Cousin Fanny’s first letter

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December 25, 2013 by auntkatefirmin

Once she had addresses, Kate wrote to her newly found relatives.  I’ve picked Fanny’s letter to start with as she was a long term correspondent and included more family history than some of the others.  I’ve made a separate post with the facts I’ve gleaned about Fanny’s life as she does not provide much about her personal history.

I’ve transcribed the full text of Fanny’s first letter to Kate and posted the first page to give an example of her penmanship.  At age 70, Fanny had issues with her eyesight and it appears that she did not proof-read her letters to correct missing punctuation or curious sentences caused by breaks when she started a new page.  I have added some names and dates in square brackets as well as closing Fanny’s parentheses, but I did not indicate where a new page starts as it seemed distracting.  Mostly Fanny writes on very smooth, thin paper that is five inches by 8.5 inches and appears to be torn out of some sort of memo book that was intended to be used with carbon paper – the upper right corner of each page is numbered and each number appears twice.  For example, both the first and second page of the letter are numbered “156” in the corner. This letter was written on one side only of seven sheets of paper.  Fanny was very frugal and it’s typical that she would recycle something rather than use purchased stationery. Fanny’s early letters are written with a fountain pen using green ink.

Fanny Hall to Kate Firmin

First page of first letter from Fanny Hall to Kate Firmin, 1947.

The Chestnuts
Cramhurst Lane

Sept 18/47

Miss Kate Maud Firmin

My Dear Cousin

It is with the greatest pleasure I received your kindest of letters & I will endeavour to make you a little acquainted with your dear fathers relatives.  I knew all who remained in England, vis, the Aunts Emily, Kate, (whom you are named after) & Harriet.  The uncles Fred, Michel [sic], & Edward (& before I go any farther I must tell you they have all now passed away), but let me begin with your father, my dear Uncle John, whom my father (George Henry Berkeley) the 2nd son used to tell me about.

I understand there were two of you a brother, who was named Alfred Fouracre Firmin after a very dear friend of the family (whom I have a signed photograph of I will send to your brother if he would like it & is I trust still with you.)

My father & mother had five of us three girls & two boys.  Kate, George, Emily, myself & Arthur (Emily died when quite a baby, more of us later on.)

There was no. 3 Osborne who left England when quite young, for Africa where he was killed by an Elephant when hunting.  (I have a letter from him sent to my father just before he left England).

Our Uncle Tom I do not know anything about though I believe he went out to Canada with your father.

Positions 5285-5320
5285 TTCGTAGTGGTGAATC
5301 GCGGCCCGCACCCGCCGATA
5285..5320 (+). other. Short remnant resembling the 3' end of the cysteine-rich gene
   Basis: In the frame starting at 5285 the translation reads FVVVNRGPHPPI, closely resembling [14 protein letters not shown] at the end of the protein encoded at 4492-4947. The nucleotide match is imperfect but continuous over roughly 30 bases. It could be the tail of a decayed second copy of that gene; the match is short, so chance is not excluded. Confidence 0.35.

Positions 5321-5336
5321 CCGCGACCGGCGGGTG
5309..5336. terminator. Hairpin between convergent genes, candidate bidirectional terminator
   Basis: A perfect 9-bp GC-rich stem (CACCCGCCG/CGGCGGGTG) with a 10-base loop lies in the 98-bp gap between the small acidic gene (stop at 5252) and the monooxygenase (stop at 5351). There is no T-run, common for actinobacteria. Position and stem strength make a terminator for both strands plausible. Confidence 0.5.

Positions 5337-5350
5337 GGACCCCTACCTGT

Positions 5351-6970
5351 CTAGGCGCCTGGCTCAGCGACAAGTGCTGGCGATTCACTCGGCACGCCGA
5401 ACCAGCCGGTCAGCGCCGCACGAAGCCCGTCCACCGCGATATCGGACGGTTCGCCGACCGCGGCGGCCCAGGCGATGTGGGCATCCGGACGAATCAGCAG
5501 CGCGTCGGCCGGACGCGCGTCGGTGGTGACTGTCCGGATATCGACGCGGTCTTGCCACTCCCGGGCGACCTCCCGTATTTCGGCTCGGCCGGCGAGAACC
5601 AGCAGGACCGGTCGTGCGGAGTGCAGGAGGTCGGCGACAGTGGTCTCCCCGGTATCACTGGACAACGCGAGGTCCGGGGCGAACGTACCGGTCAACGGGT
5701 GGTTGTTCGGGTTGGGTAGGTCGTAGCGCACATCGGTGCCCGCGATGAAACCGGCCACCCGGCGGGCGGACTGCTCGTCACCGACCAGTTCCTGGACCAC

Uncle Fred lived quite near us in Reading for some time, he had one son Osborne who was never heard of & I never met him.*

Dear Uncle Mick went to Africa too & he came over to England some where about 1900 & we had a gathering of Clan Firmin on the steps of the Town Hall Portsmouth.  He was one of the finest gentlemen I ever met, he returned to Africa some six months after & we completely lost sight touch with him & fear he too has gone.

Our Uncle Eddie I knew most of all, he only died a few years ago [1943], just before the war ended.  He never married (I forgot to say Mick never married).

Eddie always spent two weeks each summer with me at Witley & I was very fond of him.

Now cousin Kate if you are not getting bored with me I will tell you a little about the Aunts.

Dear Aunt Emily had one daughter Constance Trotter they lived at Bath & I used to visit them but you know something of them so I will pass on to your name sake Aunt Kate Maud Baynham who had four children, vis Amy, Horace, Laura & Nellie (twins) & as I lost my Mother when I was 15 years I spent a lot of time at my dear Aunt Kates & Amy & I have been almost sisters all our lives she has one daughter & Horace too had one daughter the twins had no children.  The three girls are very well but both Horace and his wife have passed away.

Now shall I tell you a little about my family.  My sister Kate went to the States & married in Boston she had one son out there, then came back to England had two more little boys then died when the last was two weeks old.

My two brothers one 25 years [this must be George who was 27 when he emigrated in 1902] & one only 18 years [Arthur who arrived in Boston about 1899 at age 20] both went to the States & are still there one in Southboro Mass [George] & one in Newark, New Jersey [Arthur] leaving only me in England.  My father lived to 80 yrs & since I lost my husband now eleven years I am terribly alone. I have turned my three score years & ten but am very well.  I live in a little Bungelow [sic] by myself but how I should have loved to have seen you when you came to England.  Now to reply to your letter, we certainly do go short of some of the good things of life but we are not starving though no one ever before has offered to send me anything & I don’t know how to thank you for so generously thinking of us, but you must not do anything to send what you may need yourself.  The whole world is in trouble so we in England must not be selfish, now I had better confess I had a very bad accident & lost an eye some years ago so if my script has much to be desired you will excuse.

Your new, old Cousin

Fanny A. Hall

[*This is interesting as Fred traveled quite a bit and no other source mentions him living in Reading.  Fred also had a daughter Susie but it appears that Fanny did not know about her.]


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